The Devil’s Bridge At Lake Galenbeck
Karl Bartsch gave the following Devil bridge story in his ‘Tales and legends and traditions of Mecklenburg’ (Sagen, Märchen und Gebräuche aus Meklenburg) published in 1879.
In Lake Galenbeck (in the vicinity of Friedland) there is a tongue of land, probably artificial, that stretches about to the middle of the lake. It is called the devil’s bridge, and is said to be the remains of a bridge started, but never completed, by the devil.
A shepherd had to drive his herd completely around the lake in order to reach his pasture. This annoyed him, and one day he wished with a curse that a bridge went across the lake. He had scarcely uttered this wish when a man appeared before him. The man promised to build a bridge in one night, before the rooster crowed three times, under the condition that the shepherd would then belong to him. The shepherd entered into this agreement.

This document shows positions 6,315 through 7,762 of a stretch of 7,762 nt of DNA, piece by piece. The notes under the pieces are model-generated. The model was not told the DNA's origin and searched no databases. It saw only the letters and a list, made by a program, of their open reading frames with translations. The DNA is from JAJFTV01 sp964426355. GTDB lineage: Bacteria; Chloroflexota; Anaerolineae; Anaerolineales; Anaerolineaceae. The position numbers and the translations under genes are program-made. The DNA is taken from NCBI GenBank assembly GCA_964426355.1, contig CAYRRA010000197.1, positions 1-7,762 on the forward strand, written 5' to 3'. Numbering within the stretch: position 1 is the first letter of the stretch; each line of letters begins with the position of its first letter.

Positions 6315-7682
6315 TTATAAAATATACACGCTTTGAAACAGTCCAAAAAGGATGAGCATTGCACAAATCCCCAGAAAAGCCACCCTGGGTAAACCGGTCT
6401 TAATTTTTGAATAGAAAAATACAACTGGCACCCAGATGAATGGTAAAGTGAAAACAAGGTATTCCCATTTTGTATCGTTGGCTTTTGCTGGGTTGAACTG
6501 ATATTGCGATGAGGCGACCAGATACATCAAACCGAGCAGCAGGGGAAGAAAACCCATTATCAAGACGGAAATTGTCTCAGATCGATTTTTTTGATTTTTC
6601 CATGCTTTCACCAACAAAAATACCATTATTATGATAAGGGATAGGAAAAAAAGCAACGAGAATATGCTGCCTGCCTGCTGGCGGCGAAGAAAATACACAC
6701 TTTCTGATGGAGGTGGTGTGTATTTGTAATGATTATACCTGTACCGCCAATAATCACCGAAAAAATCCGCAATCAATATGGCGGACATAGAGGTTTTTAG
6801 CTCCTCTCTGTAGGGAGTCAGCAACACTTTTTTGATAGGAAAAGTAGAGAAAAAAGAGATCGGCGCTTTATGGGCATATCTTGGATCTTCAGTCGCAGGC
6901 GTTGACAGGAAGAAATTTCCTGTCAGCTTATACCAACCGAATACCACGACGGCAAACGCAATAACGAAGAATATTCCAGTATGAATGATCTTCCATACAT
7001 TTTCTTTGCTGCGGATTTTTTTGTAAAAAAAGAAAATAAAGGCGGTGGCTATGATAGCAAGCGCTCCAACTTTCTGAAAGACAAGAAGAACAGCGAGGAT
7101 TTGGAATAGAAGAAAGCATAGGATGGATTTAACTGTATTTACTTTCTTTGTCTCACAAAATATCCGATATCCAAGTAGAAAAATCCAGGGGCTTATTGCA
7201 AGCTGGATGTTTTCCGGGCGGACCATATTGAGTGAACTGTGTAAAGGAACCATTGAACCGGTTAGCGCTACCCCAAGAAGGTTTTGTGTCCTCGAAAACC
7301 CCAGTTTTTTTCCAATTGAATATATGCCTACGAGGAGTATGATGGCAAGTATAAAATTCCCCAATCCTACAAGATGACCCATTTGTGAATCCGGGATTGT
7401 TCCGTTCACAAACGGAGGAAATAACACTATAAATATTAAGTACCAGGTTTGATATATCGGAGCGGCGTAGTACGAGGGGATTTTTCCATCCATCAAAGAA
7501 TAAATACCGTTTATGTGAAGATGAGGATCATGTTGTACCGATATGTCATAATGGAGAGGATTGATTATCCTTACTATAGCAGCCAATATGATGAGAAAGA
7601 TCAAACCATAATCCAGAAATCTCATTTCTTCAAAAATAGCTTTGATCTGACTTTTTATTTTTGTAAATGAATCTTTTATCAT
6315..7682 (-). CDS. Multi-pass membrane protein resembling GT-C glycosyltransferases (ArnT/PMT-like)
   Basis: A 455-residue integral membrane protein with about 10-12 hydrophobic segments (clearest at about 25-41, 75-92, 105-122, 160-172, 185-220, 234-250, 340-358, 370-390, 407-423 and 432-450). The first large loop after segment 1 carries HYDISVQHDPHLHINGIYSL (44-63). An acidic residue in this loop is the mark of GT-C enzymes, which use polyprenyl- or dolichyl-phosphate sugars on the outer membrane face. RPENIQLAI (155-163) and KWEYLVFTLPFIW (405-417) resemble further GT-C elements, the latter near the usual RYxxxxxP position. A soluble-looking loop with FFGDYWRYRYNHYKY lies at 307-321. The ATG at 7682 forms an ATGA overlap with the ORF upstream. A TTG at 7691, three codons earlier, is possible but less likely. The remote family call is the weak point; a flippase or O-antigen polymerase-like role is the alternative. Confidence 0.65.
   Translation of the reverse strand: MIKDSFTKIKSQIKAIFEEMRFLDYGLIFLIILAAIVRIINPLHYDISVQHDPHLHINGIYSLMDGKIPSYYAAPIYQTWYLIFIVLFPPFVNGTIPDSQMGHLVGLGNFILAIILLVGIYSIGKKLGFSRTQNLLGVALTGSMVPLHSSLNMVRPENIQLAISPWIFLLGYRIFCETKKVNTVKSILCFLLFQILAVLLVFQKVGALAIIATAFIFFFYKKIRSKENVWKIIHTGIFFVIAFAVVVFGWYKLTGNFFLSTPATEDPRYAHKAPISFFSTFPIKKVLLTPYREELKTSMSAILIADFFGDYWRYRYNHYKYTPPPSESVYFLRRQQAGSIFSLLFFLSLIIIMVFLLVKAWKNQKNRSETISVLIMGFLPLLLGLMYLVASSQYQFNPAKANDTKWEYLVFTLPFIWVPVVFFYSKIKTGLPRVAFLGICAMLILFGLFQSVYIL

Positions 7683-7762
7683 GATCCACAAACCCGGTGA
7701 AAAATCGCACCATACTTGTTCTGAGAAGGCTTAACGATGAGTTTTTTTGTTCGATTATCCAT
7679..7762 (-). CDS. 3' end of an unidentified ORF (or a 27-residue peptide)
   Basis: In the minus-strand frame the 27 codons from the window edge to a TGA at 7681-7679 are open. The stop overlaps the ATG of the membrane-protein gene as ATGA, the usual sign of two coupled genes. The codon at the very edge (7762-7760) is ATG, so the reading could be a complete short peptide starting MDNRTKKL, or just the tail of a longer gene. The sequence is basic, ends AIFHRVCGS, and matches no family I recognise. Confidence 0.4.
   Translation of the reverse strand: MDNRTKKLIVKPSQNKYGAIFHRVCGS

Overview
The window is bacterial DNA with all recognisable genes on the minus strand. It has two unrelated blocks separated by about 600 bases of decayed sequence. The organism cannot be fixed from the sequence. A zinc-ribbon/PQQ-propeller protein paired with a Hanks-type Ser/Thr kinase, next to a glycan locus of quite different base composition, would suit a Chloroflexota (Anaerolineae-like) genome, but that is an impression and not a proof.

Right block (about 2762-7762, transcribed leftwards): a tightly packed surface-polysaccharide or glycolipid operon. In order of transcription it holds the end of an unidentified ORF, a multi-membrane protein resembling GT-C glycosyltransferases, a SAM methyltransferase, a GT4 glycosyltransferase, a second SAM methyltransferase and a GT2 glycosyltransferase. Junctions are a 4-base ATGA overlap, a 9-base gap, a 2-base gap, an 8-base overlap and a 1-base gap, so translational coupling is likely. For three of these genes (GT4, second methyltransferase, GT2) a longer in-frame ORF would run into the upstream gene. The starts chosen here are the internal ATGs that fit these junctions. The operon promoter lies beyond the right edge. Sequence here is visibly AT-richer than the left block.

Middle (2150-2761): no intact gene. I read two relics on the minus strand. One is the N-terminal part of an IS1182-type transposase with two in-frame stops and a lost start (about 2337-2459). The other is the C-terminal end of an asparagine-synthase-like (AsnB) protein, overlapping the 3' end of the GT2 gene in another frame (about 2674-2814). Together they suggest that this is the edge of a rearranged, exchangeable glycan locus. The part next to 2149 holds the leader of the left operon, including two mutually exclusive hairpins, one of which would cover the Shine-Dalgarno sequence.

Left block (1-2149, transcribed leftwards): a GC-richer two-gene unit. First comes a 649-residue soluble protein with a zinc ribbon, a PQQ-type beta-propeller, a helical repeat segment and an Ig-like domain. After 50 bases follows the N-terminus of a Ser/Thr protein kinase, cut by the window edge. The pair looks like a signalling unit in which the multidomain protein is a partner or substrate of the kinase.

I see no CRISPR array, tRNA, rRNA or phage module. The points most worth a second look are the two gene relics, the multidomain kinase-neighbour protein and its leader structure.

That evening when he arrived home, he told his wife what had happened. She said nothing, but at midnight she went to the chicken coop and awakened the rooster, who thought that it was already morning, and crowed three times.
The devil heard this. He was not finished with his work, and angrily flew off through the air without completing the bridge.